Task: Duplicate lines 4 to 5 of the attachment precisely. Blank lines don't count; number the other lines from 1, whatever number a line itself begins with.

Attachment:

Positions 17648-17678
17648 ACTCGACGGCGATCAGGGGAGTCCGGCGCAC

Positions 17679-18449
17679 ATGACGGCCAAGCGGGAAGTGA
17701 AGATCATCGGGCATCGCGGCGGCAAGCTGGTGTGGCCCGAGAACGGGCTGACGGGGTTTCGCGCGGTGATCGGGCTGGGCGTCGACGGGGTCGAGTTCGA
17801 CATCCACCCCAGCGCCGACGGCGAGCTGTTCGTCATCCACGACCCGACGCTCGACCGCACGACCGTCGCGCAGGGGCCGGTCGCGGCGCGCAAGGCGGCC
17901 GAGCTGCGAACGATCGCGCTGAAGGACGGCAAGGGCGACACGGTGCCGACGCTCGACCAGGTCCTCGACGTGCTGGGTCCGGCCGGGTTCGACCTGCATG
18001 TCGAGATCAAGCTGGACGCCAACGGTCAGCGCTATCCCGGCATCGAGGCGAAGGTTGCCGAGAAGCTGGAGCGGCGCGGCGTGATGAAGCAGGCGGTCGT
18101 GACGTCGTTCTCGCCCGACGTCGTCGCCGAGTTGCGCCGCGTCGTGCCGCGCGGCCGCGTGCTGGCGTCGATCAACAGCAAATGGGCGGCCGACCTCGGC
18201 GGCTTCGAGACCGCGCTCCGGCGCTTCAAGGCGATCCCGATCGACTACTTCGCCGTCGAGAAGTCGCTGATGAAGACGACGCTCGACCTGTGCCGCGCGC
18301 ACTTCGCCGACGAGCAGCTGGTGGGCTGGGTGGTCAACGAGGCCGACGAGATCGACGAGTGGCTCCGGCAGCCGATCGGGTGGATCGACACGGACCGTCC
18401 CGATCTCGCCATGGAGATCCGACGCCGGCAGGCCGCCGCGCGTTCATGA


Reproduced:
17679 ATGACGGCCAAGCGGGAAGTGA
17701 AGATCATCGGGCATCGCGGCGGCAAGCTGGTGTGGCCCGAGAACGGGCTGACGGGGTTTCGCGCGGTGATCGGGCTGGGCGTCGACGGGGTCGAGTTCGA